Watch the Aurigids at 4:30am on the night between August 31-September 1, 2007 for an “outburst” of meteors lasting about two hours. (It’s called an “outburst” instead of a “shower” because it’s so short and bright).
Why should I get up at 4:30am?
Although we’re only talking about several dozen meteors, these should be some of the brightest ones you’ve ever seen. According to NASA Ames Research Center, we will be looking at meteors brighter than the brightest stars in the night sky.
This is the only predicted meteor shower from a long-period comet (a comet that passes the Sun less than every 100 years or so) in our lifetimes. This is so exciting, cool, and rare that a conglomeration of scientists is going observe the meteors from a plane flying over California during the peak of the shower.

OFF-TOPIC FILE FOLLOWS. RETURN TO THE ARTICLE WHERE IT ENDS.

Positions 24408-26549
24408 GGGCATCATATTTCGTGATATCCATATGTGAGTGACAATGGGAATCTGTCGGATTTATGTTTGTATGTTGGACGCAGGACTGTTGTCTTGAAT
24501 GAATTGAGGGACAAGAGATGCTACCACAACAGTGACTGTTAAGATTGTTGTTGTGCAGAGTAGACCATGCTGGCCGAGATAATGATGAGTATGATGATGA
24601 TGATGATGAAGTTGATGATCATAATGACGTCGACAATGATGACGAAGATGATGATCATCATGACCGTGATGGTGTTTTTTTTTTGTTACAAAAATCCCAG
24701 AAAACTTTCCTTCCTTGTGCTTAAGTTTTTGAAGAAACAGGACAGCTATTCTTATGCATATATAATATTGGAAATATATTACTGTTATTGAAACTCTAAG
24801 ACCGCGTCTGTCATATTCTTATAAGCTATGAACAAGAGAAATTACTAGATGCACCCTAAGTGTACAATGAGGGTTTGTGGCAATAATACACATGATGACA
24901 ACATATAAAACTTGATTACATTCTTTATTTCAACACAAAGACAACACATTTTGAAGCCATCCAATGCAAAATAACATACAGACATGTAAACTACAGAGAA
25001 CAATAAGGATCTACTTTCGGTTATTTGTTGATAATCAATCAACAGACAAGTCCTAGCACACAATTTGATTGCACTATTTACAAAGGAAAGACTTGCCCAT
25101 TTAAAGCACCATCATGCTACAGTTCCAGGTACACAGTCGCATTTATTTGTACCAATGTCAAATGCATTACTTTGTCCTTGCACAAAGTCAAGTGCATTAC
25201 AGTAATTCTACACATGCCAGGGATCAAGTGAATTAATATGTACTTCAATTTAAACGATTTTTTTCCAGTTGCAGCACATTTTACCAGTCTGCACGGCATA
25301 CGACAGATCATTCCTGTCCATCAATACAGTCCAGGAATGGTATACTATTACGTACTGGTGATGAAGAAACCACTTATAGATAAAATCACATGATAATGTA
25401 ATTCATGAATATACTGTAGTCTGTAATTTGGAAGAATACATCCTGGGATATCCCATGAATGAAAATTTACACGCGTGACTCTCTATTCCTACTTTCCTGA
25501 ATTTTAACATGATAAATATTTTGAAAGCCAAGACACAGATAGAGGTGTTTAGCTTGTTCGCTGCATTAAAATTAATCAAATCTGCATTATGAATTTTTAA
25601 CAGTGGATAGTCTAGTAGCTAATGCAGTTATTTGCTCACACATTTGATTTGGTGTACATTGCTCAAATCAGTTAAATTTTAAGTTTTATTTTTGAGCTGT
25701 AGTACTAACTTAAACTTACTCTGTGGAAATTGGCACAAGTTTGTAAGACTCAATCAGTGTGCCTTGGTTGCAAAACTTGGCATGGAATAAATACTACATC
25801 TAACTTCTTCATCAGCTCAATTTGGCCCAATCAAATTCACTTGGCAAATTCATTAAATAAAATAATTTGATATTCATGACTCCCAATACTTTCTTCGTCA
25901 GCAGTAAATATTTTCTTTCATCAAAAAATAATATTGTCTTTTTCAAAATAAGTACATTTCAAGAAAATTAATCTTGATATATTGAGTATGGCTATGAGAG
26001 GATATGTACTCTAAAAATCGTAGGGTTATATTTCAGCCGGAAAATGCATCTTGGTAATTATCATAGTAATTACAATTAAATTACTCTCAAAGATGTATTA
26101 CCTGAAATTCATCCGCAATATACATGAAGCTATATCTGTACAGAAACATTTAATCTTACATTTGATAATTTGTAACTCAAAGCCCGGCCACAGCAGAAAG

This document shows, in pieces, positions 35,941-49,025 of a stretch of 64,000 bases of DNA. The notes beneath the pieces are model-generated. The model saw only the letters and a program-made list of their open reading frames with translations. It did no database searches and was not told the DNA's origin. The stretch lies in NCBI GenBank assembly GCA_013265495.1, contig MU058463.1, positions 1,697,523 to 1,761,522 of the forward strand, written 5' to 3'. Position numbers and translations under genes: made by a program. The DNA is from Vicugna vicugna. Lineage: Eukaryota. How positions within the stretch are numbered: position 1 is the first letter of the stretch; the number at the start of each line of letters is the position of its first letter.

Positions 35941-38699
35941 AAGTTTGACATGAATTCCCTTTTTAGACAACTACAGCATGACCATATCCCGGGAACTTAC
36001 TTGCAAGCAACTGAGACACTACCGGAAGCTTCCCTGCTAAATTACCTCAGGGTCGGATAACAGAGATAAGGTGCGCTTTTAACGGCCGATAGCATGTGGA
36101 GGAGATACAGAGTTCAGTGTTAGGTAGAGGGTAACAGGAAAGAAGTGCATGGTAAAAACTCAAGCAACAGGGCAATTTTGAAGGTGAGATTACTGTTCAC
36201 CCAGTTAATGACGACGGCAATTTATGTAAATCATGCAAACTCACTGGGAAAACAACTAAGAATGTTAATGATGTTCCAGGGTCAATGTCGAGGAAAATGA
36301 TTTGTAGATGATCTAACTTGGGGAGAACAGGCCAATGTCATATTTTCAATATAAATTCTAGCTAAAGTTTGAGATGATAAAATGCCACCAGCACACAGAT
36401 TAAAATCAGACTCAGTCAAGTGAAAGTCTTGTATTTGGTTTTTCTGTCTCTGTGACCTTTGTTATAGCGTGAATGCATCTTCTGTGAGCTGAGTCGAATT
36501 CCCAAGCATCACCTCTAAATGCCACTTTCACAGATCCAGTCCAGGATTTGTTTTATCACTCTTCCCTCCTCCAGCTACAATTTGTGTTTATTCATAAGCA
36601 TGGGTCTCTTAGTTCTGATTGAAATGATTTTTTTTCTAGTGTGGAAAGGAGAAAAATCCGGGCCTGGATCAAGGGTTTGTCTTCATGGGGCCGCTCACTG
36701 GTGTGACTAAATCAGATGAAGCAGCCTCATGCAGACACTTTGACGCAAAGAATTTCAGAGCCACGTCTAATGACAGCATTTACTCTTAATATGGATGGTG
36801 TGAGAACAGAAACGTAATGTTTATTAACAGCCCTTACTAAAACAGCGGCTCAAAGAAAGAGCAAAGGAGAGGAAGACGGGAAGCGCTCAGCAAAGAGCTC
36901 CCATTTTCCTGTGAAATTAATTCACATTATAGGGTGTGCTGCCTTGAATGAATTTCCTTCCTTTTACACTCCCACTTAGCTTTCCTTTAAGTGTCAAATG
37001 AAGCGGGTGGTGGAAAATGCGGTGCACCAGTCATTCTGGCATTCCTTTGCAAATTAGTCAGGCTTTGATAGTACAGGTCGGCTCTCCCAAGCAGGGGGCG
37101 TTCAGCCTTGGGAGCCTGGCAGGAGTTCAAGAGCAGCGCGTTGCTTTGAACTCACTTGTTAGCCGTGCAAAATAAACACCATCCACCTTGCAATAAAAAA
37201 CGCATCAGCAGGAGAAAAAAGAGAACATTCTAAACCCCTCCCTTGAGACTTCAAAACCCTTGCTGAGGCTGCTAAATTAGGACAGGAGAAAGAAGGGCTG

Where are they from?
Comet Kiess circled past the sun some time in the 40 years around 4 C.E., and again in 1911. The dust particles that make the Aurigid meteors are from this comet, but they’re pushed in and out of the Earth’s orbit by the gravitational forces of the Sun and other planets, so we don’t see the meteors every year. The last sightings were in 1935, 1986, and 1994.
Want to be Official?
Take part in the campaign! You can contribute to the study of the Aurigid shower by: recording your visual observations. Count meteors in 1-minute intervals. Do not change viewing direction, keep Moon out of field of view. The Aurigid Meteor Observation Project explains how to use a laptop to do the counting for you. Report your observations to: pjenniskens [at] seti.org.
http://aurigids.seti.org/ – More information about the mission, and how you can contribute.